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Then-British Columbia premier Gordon Campbell and Chief Kim Baird of the Tsawwassen First Nation attend ceremonies before the treaty settlement legislation was tabled in the provincial legislature in Victoria in 2007. (Andy Clark/ Reuters/Andy Clark/ Reuters)
Then-British Columbia premier Gordon Campbell and Chief Kim Baird of the Tsawwassen First Nation attend ceremonies before the treaty settlement legislation was tabled in the provincial legislature in Victoria in 2007. (Andy Clark/ Reuters/Andy Clark/ Reuters)

Rod Mickleburgh

For Tsawwassen First Nation, development is the name of the game Add to ...

The landmark 2009 agreement between government and the Tsawwassen First Nation was rightly hailed as the country’s first modern urban treaty.

Unlike many native groups who occupy relatively isolated areas, surrounded by forested Crown land, Tsawwassen natives are hemmed in by a coal port, a ferry terminal and the municipality of Delta.

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When they sneeze, other residents of the Lower Mainland can catch cold. Now, we are beginning to learn what that means.

Long gone are hunting, gathering and the old ways of aboriginal life. The new name of the game is development.

Under the TFN’s plan to boldly go where no B.C. native group has gone before, a heretofore placid pocket of mostly rural land, ceded to them by the province, will be transformed into a hectic hub of commerce, housing and industry.

Projects include an industrial park to complement the nearby Deltaport, housing for an estimated 4,000 new residents over the next decade, and development of a mega shopping mall on land that was previously part of the province’s cherished Agricultural Land Reserve.

It’s time for profits, not turnips.

“They are going to do more to change the face of Delta in the next 10 years than what happened over the last 200 years,” fumed Delta Councillor Ian Paton in an interview with a local newspaper.

Policy analyst Neil Salmond, a member of a research centre at the University of British Columbia’s Sauder School of Business, was also aghast.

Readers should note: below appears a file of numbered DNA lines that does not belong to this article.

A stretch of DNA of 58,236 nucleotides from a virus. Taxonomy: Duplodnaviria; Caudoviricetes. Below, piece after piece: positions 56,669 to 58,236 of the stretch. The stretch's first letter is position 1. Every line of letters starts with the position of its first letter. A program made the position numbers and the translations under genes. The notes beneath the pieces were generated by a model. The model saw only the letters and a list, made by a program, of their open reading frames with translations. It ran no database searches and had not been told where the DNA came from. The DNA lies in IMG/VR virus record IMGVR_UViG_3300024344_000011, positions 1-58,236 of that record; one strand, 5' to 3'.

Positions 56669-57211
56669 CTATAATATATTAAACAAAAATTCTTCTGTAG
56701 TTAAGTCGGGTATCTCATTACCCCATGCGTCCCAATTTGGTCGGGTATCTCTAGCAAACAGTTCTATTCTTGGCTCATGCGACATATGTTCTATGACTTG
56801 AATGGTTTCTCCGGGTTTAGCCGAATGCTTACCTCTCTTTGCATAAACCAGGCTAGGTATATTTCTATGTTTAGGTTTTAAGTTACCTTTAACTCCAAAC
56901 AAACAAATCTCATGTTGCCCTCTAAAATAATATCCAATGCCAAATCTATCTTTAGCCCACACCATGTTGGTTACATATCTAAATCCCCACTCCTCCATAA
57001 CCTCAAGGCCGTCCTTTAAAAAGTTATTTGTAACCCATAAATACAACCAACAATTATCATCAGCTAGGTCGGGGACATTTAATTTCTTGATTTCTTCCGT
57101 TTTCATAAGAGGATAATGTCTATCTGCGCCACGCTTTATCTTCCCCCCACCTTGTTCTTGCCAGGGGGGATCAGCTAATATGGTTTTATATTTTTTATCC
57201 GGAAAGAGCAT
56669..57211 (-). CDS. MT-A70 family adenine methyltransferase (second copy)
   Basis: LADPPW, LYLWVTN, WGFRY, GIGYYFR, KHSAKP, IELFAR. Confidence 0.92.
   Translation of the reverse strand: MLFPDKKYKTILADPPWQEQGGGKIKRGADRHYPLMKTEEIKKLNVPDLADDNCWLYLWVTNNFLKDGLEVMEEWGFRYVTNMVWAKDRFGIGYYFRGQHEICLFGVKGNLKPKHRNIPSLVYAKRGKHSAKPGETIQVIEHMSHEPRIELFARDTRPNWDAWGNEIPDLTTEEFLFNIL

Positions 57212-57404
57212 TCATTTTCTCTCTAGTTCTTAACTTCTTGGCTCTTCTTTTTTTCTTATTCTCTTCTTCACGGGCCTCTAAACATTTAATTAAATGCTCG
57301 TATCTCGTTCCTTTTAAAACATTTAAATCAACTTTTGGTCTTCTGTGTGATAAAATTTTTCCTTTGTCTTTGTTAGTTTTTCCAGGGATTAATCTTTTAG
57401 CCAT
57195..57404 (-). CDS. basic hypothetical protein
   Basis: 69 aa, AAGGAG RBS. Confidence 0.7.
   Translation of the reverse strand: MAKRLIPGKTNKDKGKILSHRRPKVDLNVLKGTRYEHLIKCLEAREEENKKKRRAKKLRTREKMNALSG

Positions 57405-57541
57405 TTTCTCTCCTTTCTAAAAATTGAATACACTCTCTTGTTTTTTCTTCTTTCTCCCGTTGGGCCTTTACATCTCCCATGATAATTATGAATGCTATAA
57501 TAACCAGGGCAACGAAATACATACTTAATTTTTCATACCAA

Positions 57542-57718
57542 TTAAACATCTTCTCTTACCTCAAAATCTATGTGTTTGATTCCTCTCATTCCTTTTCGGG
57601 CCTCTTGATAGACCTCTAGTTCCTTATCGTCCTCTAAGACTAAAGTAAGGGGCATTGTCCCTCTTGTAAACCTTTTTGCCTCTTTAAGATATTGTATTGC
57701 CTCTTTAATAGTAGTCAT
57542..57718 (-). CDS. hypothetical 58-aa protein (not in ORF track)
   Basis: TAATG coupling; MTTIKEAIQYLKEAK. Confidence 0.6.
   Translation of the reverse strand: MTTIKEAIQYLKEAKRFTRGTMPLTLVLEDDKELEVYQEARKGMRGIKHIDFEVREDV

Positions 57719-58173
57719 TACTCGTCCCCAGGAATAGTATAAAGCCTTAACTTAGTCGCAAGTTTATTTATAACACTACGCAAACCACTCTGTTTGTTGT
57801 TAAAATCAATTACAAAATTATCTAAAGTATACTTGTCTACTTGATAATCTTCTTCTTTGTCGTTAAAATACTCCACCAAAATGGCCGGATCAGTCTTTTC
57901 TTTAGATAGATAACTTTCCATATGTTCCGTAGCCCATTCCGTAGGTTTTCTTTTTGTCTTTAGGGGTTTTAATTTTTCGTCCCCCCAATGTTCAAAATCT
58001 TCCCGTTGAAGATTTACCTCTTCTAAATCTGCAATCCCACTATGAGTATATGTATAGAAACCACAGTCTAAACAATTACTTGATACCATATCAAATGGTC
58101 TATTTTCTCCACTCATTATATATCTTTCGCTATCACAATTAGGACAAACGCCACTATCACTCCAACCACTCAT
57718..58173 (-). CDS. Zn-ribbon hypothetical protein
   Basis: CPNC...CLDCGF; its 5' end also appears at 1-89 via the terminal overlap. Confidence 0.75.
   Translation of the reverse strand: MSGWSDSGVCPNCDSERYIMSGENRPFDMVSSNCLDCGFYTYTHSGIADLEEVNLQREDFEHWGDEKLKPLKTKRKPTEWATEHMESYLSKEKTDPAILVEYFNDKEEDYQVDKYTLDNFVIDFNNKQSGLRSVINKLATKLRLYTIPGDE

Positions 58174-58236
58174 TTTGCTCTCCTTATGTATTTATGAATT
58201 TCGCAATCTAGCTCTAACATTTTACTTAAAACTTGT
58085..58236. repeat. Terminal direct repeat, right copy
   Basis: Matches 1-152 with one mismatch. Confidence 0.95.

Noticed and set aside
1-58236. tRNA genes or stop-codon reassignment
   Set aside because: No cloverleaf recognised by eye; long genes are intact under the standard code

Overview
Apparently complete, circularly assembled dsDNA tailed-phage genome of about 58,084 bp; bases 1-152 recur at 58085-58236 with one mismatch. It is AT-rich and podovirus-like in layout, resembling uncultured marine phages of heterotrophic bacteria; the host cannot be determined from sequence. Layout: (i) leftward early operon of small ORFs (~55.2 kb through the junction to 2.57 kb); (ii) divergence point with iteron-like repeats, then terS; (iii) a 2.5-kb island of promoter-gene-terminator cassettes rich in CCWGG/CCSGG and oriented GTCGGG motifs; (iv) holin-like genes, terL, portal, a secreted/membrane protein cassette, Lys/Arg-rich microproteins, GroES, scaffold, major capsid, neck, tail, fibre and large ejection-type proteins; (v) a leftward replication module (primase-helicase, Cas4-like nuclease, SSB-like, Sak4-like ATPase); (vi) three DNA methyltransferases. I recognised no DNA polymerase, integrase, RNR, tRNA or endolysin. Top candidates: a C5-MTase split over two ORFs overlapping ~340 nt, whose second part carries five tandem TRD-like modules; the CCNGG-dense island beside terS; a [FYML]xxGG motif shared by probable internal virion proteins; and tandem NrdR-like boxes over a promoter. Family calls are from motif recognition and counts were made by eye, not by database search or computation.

“It came as quite a shock to me that such a classic suburban mall could be built on undeveloped agricultural land and in the second decade of the 21st century, as we battle the high … costs of fossil fuel dependency,” he wrote on his blog.

Mr. Paton, Mr. Salmond and concerned Delta residents may fret all they want, however. There is nothing they can do about it.

The TFN and its dynamic, 41-year-old Chief Kim Baird have powers other municipalities can only dream of. On their expanded native land base, deals can move ahead with the speed of a Sami Salo slap shot compared to the turtle dawdle that often slows municipal development plans.

With two major developers, the proposed, huge shopping mall was unveiled only last April. If approved, as expected, by TFN members in a vote Jan. 18, construction will begin later this year, with completion some time in 2015.

Delta’s controversial Southlands housing development, meanwhile, has been batted back and forth by critics and supporters for years. Yet another round of public consultation is set for the spring.

No wonder developers clamour for TFN attention. The process isn’t wide open. The TFN does do due diligence. But once a project gets the green light, it’s full steam ahead, without a need to rezone, abide by municipal bylaws, and the like.

Veteran Delta Mayor Lois Jackson says she doesn’t begrudge her native neighbours the powers she and her council don’t have. “They have a right to them,” she said.

Still, she wouldn’t mind a bit of that same clout coming Delta’s way. “We could always threaten to join Point Roberts, I guess.”

*****

Thank you, busy little elves in the B.C. government’s communications department.

While the rest of us indulged in laced eggnogs, squished figgy pudding and smashing any sound system blaring The Little Drummer Boy, they hunkered at their work benches to produce stockings full of press releases to remind us of government beneficence.

On Christmas Eve, just before Santa clambered down the legislative chimney with his government-ordered lump of coal for Adrian Dix, out came the news “for immediate release” that the government was creating and protecting jobs by “becoming more open and transparent.”

On Boxing Day, amid our frenzied shopping in the rain, we were cheered by a report of positive results from the work “to make B.C. communities safer.”

And on New Year’s Eve, as Justin Bieber and Lady Gaga cavorted in Times Square, the spin-meisters in the dark halls of the legislature celebrated in their own quiet way with a press release extolling B.C.’s Open Data initiative.

Finally, New Year’s Day. No sleeping in for the folks at the Ministry of Health. They woke disgustingly bright and early to provide a grateful, hung-over province with their “top 10 tips for a healthier you.”

Among them: “If you’re at home with the kids, get active by doing jumping jacks, playing tag or dancing around the house.”

And if that wasn’t enough to wean you from the Rose Bowl, there was also: “Pick a healthy recipe and get the whole family involved in learning how to make it.”

It’s a living.

Follow on Twitter: @rodmickleburgh

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